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Digital Archive International History Declassified

September 01, 1965


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    The Chinese Friendship Delegation summarizes its visit to North Korea from August 13 through August 25, 1965.
    "Report on the Visit to North Korea by the Chinese Friendship Delegation and Record of Conversations between Premier Kim Il Sung and the Chinese Friendship Delegation," September 01, 1965, History and Public Policy Program Digital Archive, PRC FMA 106-01479-04, 42-45. Translated by Caixia Lu.
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 File of the Committee on Foreign Cultural Relations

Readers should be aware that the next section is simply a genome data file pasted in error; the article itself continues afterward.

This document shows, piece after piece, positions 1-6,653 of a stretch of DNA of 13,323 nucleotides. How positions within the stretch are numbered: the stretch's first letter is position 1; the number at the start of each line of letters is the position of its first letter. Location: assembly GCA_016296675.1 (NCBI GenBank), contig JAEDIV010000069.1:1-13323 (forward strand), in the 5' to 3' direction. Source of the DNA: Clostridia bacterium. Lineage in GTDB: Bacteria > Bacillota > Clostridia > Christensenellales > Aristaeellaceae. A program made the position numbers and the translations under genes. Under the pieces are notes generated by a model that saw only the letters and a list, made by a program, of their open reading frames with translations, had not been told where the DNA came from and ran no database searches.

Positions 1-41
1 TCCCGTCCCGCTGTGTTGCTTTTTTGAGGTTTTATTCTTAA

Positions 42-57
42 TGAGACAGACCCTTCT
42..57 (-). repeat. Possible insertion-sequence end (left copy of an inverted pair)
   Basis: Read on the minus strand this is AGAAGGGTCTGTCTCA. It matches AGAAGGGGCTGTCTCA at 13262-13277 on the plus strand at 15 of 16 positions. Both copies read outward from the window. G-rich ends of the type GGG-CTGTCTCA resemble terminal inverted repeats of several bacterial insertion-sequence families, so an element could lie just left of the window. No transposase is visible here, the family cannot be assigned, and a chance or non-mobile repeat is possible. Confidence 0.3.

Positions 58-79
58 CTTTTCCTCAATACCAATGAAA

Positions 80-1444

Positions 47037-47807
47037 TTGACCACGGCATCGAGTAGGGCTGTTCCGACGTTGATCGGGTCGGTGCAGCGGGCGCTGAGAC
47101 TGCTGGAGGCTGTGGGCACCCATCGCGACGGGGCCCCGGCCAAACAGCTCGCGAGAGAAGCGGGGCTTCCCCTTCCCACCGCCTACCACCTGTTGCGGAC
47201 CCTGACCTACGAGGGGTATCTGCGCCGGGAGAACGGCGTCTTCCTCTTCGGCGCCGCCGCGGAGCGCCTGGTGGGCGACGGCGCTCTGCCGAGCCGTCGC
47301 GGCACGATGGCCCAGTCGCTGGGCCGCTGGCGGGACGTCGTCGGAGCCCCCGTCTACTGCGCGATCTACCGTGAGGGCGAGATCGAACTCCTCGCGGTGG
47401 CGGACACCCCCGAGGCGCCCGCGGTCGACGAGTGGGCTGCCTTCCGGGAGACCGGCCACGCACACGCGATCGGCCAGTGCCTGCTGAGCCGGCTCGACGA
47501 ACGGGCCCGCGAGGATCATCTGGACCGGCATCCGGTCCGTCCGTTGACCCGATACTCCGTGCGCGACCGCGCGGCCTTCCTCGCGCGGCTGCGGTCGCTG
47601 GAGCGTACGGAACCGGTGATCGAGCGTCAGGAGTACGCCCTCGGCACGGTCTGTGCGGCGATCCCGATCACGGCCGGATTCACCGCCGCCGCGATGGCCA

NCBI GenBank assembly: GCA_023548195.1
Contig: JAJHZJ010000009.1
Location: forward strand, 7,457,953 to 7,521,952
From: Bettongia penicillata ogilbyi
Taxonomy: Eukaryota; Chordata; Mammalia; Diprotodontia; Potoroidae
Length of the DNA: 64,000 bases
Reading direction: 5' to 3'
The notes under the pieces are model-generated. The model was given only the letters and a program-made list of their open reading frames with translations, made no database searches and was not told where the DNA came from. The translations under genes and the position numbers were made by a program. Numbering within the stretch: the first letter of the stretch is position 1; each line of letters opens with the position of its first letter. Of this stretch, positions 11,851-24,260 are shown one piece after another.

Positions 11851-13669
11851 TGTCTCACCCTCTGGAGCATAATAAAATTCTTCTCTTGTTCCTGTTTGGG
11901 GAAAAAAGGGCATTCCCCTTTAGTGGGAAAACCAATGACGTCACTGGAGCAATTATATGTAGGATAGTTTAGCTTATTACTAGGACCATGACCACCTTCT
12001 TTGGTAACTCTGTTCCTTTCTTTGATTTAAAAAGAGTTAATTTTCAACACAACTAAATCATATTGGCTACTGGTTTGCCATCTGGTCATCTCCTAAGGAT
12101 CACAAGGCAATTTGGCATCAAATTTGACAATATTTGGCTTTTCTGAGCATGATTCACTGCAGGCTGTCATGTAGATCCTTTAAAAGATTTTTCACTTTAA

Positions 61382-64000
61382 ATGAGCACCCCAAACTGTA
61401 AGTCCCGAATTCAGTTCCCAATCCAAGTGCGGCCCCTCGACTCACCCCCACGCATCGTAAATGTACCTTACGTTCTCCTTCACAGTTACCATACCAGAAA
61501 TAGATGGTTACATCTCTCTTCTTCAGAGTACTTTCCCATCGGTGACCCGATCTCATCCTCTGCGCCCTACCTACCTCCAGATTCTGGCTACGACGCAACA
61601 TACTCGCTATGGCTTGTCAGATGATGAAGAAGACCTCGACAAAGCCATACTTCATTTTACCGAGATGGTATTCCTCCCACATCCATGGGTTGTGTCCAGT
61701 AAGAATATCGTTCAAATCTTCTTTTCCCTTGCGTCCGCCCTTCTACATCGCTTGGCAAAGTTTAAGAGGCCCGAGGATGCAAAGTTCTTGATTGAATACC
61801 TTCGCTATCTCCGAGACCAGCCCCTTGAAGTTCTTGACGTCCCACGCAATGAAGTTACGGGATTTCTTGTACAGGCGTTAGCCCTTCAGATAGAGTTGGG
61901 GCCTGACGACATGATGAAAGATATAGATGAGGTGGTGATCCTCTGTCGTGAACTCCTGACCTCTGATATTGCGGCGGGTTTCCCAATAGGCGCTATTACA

No. (65) 62

Report on the Visit to North Korea by the Chinese Friendship Delegation and Record of Conversations between Premier Kim Il Sung and the Chinese Friendship Delegation

At the invitation of the [North] Korean government, the Chinese friendship delegation (consisting of head of the delegation Wu Xinyu, delegation members Wen Fei and Jin Guangzu) arrived in Pyongyang on 13 and left on 25 August, for a 13-day visit. During this time, the delegation attended the mass rally in Wonsan in celebration of the 20th anniversary of Korea’s liberation from Japan and also visited Hamheung, Pyongyang, Gaesong, etc. They toured twelve work units including the February 8 Vinylon Factory, Red Star Cooperative Farm and the Korean Revolution Museum. They also participated in a mass rally of more than 1,300 people held to welcome the delegation at Hwanghae Ironworks. The head of the delegation was invited to give a speech. He also laid a wreath at the cemeteries of the Korean People's Army Martyrs and the Chinese People's Volunteer Army Martyrs in Gaesong, and toured the new and old conference centers at Panmunjeom.